Saturday, 16 November 2013

Tornadoes in His Genes

     I've just been reading this month's (November 2013) edition of the National Geographic. As usual, it continues its quirk of not duplicating the article title. Thus, Robert Draper's article is called, "The Monster Storm" on the front page, "The Last Storm" on the index page, and "The Last Chase" on the first page of the article itself. In any case, it is a minute by minute account of the death of three storm chasers: Tim Samaras, his son, Paul Samaras, and their colleague, Carl Young. For years - nay, decades - their life had consisted on chasing storms in America's "tornado alley" in order to gain scientific knowledge on the causes and development of these destructive storms. It was a dangerous occupation, and this time their number came up.

How to Cook a Rotten Whale

     I would really love to see the scientific results of the Japanese whale kill ostensibly performed for "scientific research". Just the same, the continuation of whaling by Japan and Norway (everyone forgets them) does not fill me with outrage as it does many others. It is well established that minke whale populations have rebounded and that the kill is sustainable. That does not, of course, mean that I am enthusiastic about it. To put it bluntly, there ain't no humane way to kill a whale. I would turn vegetarian if I thought the bullocks, pigs, and lambs I eat had been killed by someone on an all terrain vehicle shooting them with an explosive harpoon, then allowing the frantic animal to charge headlong over the terrain, dragging the vehicle with it, until it succumbed.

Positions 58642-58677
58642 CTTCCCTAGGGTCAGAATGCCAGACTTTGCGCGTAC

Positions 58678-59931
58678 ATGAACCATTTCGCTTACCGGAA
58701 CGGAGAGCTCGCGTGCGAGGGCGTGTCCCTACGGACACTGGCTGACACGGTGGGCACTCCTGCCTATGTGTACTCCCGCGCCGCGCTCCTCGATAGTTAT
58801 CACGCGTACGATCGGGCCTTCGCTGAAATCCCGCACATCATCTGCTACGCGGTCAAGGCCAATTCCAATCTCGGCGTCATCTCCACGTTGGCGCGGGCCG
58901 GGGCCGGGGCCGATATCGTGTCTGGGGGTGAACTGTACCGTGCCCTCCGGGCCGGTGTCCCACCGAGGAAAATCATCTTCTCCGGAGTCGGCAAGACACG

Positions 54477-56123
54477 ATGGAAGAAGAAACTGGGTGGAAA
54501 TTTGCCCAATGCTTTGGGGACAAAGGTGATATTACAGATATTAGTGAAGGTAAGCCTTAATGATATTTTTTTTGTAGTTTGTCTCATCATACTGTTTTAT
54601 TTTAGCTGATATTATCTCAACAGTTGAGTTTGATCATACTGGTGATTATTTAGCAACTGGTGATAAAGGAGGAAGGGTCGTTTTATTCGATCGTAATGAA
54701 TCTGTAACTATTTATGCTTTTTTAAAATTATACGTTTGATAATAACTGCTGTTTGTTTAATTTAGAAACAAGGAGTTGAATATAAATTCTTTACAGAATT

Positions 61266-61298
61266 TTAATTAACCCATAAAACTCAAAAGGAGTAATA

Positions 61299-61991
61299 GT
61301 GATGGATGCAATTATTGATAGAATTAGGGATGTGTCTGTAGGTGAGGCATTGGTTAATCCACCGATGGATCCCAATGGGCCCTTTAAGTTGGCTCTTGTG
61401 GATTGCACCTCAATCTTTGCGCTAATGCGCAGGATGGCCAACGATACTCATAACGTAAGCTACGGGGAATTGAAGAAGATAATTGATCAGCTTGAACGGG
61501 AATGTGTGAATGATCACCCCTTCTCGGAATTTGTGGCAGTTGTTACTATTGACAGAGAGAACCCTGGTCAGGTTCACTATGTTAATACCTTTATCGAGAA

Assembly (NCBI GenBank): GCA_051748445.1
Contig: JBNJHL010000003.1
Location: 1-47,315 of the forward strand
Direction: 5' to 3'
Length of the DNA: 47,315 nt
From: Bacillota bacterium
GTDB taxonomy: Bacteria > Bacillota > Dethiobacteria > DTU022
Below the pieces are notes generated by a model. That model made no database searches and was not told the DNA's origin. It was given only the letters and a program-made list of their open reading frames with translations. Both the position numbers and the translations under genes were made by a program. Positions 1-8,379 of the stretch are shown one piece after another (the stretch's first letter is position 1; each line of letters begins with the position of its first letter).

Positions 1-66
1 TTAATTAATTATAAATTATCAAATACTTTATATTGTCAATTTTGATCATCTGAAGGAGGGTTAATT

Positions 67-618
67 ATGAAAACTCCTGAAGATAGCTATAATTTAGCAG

Be that as it may, the demise of big time whaling has meant that the world has lost some of the interesting bytes of information it once produced. Like, why a whale left standing - or rather, floating - too long was referred to as "burnt", rather than "rotten".

Saturday, 9 November 2013

What a Place to Land a Plane!

     Of course, we have all heard about the adventures of the courageous Allied agents who parachuted into occupied Europe during World War II, but how many think about the airmen who delivered them? The first drop was performed by 1419 Flight, 138 (Special Duties) Squadron on the night of 4 September 1940, under the command of Flight-Lieutenant "Whippy" Nesbitt-Dufort. And how did he acquire the nickname of "Whippy"? Let me quote the words of his friend, Jerrard Tickell.